The TNM Super League Â in Malawi is now at its half way mark and five coaches have been shown the door in a latest confirmation that this job has always been the risky. What more in a country where everyone thinks they can coach?
But the coaches are not blameless, either. They allow to be pushed around by every Jim and Jack.
â€œThey lack the clout,â€ a veteran sports journalist hit the nail on the head.
Charles Manda, McDonald Mtetemera, Aubrey Nankhuni are down, and look certainly out of Escom United. Thom Mkorongo is out of Silver Strikers, his misfortune now serving as Frank â€˜Franco Ndawaâ€™s fortune.
In contrast, last season, Daniel Dzinkambani lost his Silver job twice, Lloyd Nkhwazi was demoted at Bullets, Audley Makonyola was Blue Eaglesâ€™ sacrificial lamb. Now reinstated, Stereo Gondwe was sacked at Mafco FC. Azam Tigers preyed on Mtetemera.
This season is proving no different. Mkorongoâ€™s exit at the central bankers looked well choreographed. As soon as Mighty Wanderersâ€™ revolving door flung Ndawa out of the Lali Lubani Road after a five-game losing streak in all competitions, Silver saw an opportunity to get their man.
It only made sense that the masters in the business of hiring and firing coaches, Wanderers, should lead the way in getting rid of Ndawa after a five-game losing streak in games of all competition.
Forget that Ndawa won the Nomads last seasonâ€™s Presidential Cup and that this season, he had to go on â€œmutual agreementâ€™ as club secretary David Kanyenda put it diplomatically.
Part of the agreement was that Ndawa was to be gagged.
â€œI have been advised not to comment,â€ he said.
But the biggest question is not where Ndawa is coming from, but the environment of his new job at Silver, where the fans and some misguided officials are as unreasonable as they can, at times, self-destructive.
His superior tactics aside, Ndawa appears much another version of Mkorongo. Quiet, mild to almost a fault that you hardly feel they are in control.
Mkorongo, who is seeking Industrial Court redress, was kicked out even when Silver were leading the Super League race with a near blameless home record with their Presidential Cup exit being the only blot.
â€œWhen I came, Silver only had one player in the national team, now, they have six,â€ Mkorongo argued his case against the unfair dismissal.
Well, even club legend Lovemore Fazili was pushed out for what then general secretary Gibson Mkanda called, â€œwinning the Super League title by fluke.â€ If cult hero Young Chimodzi was pelted out of his position eight years ago, few coaches can survive at Silver.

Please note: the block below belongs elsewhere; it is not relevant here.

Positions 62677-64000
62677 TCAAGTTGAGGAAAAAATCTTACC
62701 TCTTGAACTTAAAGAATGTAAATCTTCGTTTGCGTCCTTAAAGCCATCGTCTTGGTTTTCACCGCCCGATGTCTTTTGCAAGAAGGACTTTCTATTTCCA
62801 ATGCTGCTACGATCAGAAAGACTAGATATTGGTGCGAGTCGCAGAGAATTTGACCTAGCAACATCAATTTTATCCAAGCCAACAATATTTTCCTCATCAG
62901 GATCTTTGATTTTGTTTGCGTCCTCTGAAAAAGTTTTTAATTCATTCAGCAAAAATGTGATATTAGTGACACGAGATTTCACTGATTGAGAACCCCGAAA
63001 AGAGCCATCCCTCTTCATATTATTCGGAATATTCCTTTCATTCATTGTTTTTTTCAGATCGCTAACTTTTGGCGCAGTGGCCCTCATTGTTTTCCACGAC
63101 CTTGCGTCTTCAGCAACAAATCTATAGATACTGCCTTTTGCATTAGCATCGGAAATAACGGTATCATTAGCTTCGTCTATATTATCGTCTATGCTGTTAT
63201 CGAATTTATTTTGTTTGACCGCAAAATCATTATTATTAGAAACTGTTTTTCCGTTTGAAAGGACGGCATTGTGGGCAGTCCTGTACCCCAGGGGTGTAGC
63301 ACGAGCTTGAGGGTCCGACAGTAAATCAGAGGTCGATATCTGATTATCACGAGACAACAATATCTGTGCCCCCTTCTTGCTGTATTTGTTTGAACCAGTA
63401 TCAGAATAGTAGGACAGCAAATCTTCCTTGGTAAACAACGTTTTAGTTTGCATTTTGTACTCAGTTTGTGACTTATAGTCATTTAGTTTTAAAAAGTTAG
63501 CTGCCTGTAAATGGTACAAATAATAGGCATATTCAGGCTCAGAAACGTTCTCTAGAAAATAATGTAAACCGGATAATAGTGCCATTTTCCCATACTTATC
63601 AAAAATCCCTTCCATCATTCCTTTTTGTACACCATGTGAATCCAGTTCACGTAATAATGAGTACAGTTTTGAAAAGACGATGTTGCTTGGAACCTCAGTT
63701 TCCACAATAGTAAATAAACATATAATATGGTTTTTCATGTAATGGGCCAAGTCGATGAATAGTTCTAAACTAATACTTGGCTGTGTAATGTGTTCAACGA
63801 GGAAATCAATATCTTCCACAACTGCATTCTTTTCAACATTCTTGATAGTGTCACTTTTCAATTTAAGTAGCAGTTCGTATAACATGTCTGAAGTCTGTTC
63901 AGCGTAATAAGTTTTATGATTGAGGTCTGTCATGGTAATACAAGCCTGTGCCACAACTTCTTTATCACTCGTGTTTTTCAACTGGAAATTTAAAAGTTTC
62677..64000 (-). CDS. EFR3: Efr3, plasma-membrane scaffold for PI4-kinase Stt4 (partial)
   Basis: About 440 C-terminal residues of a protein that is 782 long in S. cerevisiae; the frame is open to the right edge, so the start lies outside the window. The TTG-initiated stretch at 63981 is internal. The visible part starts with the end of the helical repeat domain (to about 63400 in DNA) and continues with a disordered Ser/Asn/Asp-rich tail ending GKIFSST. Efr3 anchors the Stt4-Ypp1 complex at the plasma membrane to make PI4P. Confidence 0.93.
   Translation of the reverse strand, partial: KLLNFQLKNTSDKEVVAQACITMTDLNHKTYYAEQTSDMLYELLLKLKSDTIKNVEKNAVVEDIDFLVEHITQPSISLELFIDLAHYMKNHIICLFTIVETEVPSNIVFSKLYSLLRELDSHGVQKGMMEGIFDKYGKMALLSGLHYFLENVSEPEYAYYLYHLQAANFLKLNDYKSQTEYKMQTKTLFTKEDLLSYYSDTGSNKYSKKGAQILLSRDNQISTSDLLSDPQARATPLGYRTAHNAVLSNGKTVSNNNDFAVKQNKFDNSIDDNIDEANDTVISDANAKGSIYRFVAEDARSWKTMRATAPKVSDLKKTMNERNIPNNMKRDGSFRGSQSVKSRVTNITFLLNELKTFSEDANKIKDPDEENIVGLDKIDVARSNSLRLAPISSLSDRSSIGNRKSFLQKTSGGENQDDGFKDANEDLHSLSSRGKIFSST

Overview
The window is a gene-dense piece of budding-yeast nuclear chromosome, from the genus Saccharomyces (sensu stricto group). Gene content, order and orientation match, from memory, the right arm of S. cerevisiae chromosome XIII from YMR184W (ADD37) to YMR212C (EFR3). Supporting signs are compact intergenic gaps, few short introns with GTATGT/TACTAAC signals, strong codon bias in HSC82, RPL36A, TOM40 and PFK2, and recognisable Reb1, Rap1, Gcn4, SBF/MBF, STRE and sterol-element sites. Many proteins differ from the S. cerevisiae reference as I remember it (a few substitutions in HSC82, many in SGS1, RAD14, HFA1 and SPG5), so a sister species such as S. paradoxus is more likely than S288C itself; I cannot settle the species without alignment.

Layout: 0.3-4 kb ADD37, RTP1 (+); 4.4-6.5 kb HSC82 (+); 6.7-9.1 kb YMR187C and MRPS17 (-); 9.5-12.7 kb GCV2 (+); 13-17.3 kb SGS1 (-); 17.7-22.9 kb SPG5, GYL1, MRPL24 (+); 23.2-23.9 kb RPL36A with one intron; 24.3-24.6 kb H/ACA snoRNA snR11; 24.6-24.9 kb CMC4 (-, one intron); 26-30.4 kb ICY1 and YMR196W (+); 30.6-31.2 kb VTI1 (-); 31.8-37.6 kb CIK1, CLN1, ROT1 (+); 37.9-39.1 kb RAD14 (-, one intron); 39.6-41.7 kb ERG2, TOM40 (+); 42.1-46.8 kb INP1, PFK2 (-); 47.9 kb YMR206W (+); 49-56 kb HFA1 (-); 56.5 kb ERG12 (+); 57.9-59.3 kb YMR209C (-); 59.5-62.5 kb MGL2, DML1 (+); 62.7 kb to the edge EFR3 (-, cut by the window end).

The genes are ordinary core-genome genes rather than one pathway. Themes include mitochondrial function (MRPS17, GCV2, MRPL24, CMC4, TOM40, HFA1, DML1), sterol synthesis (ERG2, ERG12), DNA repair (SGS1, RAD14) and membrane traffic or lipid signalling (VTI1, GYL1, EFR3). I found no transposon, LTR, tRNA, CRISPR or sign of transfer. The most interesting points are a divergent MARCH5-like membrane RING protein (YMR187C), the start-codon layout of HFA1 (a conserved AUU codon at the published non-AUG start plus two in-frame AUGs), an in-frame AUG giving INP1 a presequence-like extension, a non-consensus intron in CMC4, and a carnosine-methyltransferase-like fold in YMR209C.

Wait a minute. Did Mkorongo look in control of the Bankers? His body language did not suggest so. It seemed management only brought him in realisation that players-turned-coaches Itai Nundwe, Hellings Mwakasungula and Sibusiso Padambo were unqualified.
â€œWhen we advised Silver that only C Licence holders can be head coaches, Silver complied by hiring Mkorongo,â€ National Coaches Committee president John Kaputa said last week.
Kaputa was reacting to coachesâ€™ dismissal case at Escom United where the Manda-led panel was asked to step aside as the Electricians were stuck at the bottom of the Super League table with a meagre eight points from 11 games, having managed a single win.
Club chairperson Fanuel Nkhono had seen enough rot.
â€œWe could not wait for the teamâ€™s fortunes to continue deteriorating,â€ he said.
But how on earth did Nkhonoâ€™s management expect the squad, stripped off its heart and soul after the release of eight key players, to challenge for honours?
â€œThey cheated us into believing that if we released what they felt were rude players and bring in the players they wanted, Escom would improve,â€ a source at the club revealed the reasons behind the coachesâ€™ suspension.
Manda dismissed the assertion that he asked for the release of players such as Noel Mkandawire (now back), Chimango Kaira, James Chilapondwa and Heston Munthali.
The trend in Malawi suggests that the executive buys players, oftentimes, on coachesâ€™ behalf. In some cases, without consulting the coaches. They are helpless.
The coaches share some blame. They do not stand for their rights. They lack the ambition to even coach across the borders in Mozambique. They put all their eggs in one basket.
Few stamp their authority like Eddington Ngâ€™onamo has at Bullets. Because they have no plan B to fall back on, they are so vulnerable.
The toothless bulldog that is the National Coaches Committee only makes the coachesâ€™ jobs even tougher as they have no backing. The committee hardly enforces standards, let alone fight for the rights of its members.
FAM technical director Jack Chamangwana rightly observes, â€œcoaches are fired on bottle store opinion poll results.â€